Getting fired is always hard — but it’s even worse if it means getting evicted, too.
That’s what’s happening to Browser, a sweet gray cat who has inhabited the public library in White Settlement, Texas, (yeah, that’s really the name) for more than five years. Despite Browser being beloved by library workers and patrons, the White Settlement City Council voted last week that Browser had to go.
“I don’t think there’ll be any problem finding a home for Browser,” said Lillian Blackburn, president of Friends of the White Settlement Public Library, noting that multiple people have already offered to take him. “But he will not have a home like this.”
The library originally adopted Browser from the animal shelter to help it deal with a mouse problem, Blackburn told The Huffington Post. But the animal soon became a quirky fixture of the place, with an uncanny ability to detect if someone is a cat person.
“He’s there if you want him to be there,” Blackburn said. “And if you don’t want him to touch you or go near you, he doesn’t.” He’s also a big draw for kids, she added.
But an item appeared on the June 14 city council agenda addressing the “relocation of the Library Facility cat.”
“City Hall and City businesses are no place for animals,” said council member Elzie Clements, according to the Grizzly Detail. Mayor Ron White spoke in favor of keeping the cat, as did eight audience members. And a petition for Browser remaining had more than 600 signatures. (Since the story has been in the media, a second online petition for keeping Browser has emerged.) But the council nevertheless voted 2-1 to boot Browser, giving him 30 days to find a new place to live.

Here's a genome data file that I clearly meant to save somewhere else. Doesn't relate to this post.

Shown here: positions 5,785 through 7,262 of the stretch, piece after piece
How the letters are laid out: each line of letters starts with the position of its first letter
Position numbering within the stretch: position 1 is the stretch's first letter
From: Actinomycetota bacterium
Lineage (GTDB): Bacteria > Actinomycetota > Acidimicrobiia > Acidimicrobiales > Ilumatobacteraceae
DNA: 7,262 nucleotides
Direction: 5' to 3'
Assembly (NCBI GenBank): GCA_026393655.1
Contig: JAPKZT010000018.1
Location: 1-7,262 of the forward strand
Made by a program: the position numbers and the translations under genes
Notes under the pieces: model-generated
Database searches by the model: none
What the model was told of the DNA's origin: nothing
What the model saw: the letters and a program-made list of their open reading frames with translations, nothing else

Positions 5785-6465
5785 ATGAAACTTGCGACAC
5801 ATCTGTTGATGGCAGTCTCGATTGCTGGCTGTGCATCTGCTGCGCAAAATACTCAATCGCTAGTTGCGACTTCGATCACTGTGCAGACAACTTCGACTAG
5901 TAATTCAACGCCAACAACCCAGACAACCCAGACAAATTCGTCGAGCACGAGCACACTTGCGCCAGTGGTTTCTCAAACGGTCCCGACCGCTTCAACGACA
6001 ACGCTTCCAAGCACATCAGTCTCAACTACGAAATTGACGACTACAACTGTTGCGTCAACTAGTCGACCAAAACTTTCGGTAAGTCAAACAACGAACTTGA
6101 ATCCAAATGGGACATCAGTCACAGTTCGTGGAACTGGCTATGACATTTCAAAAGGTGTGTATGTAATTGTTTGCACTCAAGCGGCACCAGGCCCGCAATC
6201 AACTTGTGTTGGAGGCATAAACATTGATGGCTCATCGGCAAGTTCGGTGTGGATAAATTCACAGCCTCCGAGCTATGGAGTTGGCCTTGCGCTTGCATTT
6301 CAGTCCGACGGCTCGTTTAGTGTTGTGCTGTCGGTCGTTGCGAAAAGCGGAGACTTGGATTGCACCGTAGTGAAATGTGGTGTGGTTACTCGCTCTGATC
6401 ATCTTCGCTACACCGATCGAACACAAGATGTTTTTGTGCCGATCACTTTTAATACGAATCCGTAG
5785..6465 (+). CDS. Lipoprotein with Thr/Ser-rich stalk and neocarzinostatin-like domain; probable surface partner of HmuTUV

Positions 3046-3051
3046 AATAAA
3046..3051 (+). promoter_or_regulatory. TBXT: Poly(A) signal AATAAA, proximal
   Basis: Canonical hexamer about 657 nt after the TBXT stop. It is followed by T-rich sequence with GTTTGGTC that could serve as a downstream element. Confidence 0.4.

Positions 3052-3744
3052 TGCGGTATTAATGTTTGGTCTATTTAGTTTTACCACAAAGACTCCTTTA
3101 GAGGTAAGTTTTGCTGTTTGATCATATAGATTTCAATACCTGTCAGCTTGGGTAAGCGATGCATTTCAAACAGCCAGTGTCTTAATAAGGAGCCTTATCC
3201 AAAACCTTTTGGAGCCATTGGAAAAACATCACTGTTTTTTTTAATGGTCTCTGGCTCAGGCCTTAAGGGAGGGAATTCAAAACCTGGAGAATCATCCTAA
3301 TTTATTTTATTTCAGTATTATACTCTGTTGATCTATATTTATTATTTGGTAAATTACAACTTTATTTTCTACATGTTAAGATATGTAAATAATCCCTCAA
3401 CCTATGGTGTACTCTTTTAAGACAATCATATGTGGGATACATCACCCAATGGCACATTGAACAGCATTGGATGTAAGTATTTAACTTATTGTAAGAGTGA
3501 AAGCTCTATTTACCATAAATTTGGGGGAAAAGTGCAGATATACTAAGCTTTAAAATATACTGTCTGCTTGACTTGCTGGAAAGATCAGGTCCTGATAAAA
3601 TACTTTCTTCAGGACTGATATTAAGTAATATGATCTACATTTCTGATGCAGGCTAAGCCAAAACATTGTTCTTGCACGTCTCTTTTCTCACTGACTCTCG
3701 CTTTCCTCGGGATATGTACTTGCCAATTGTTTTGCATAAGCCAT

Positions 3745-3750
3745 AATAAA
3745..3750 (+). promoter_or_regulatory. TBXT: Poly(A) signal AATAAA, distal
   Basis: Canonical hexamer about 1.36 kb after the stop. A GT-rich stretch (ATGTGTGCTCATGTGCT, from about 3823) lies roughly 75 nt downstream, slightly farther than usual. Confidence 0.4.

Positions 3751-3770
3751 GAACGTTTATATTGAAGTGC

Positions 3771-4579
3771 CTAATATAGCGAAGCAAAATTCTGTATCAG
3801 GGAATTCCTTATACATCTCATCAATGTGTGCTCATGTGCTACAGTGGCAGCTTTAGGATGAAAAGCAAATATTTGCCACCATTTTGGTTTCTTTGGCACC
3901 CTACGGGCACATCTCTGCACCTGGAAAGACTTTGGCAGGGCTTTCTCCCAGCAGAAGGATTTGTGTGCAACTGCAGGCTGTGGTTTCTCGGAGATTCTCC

That makes his eviction date July 14. However, White wants the council to reconsider the decision at a meeting scheduled for July 12.
Neither Clements nor Paul Moore, the two council members who voted to get rid of Browser, immediately replied to a request for comment.
Both Blackburn and Mayor White say the vote was petty revenge for a different city employee not being allowed to bring a dog to work.
“That cat doesn’t have anything to do with whether somebody can have their puppy at City Hall,” White told the Fort Worth Star-Telegram. "That cat doesn’t hurt anybody. … The council just went out and did this on their own because they don’t like cats.”
Blackburn said only one family has had a problem with the cat, citing an allergy. But the library came up with a solution that allowed the family to call ahead so employees could sequester the cat while they visited, she said.
And besides potential allergy issues, Blackburn said, no one has really given any concrete reasons that Browser should find a new home.
“Those of us at the library that love him were blindsided,” she said. "We didn’t even know there was a problem with Browser.”
You can follow Browser's saga on Facebook.